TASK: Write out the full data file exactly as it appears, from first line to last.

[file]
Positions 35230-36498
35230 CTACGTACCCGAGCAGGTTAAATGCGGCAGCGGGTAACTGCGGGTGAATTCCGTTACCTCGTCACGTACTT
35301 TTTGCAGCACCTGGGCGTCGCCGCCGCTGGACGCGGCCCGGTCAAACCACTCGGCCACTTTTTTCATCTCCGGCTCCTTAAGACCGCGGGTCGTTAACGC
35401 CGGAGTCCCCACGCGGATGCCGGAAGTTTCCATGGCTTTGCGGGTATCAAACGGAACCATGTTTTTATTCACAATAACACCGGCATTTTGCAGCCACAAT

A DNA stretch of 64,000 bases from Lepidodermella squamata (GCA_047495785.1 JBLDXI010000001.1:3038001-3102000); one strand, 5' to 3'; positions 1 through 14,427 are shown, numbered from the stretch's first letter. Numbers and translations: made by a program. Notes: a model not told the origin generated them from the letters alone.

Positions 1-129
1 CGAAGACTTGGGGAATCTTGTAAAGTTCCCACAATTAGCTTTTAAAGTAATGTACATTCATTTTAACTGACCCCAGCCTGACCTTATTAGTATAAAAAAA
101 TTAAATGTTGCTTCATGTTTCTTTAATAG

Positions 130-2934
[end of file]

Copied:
Positions 35230-36498
35230 CTACGTACCCGAGCAGGTTAAATGCGGCAGCGGGTAACTGCGGGTGAATTCCGTTACCTCGTCACGTACTT
35301 TTTGCAGCACCTGGGCGTCGCCGCCGCTGGACGCGGCCCGGTCAAACCACTCGGCCACTTTTTTCATCTCCGGCTCCTTAAGACCGCGGGTCGTTAACGC
35401 CGGAGTCCCCACGCGGATGCCGGAAGTTTCCATGGCTTTGCGGGTATCAAACGGAACCATGTTTTTATTCACAATAACACCGGCATTTTGCAGCCACAAT

A DNA stretch of 64,000 bases from Lepidodermella squamata (GCA_047495785.1 JBLDXI010000001.1:3038001-3102000); one strand, 5' to 3'; positions 1 through 14,427 are shown, numbered from the stretch's first letter. Numbers and translations: made by a program. Notes: a model not told the origin generated them from the letters alone.

Positions 1-129
1 CGAAGACTTGGGGAATCTTGTAAAGTTCCCACAATTAGCTTTTAAAGTAATGTACATTCATTTTAACTGACCCCAGCCTGACCTTATTAGTATAAAAAAA
101 TTAAATGTTGCTTCATGTTTCTTTAATAG

Positions 130-2934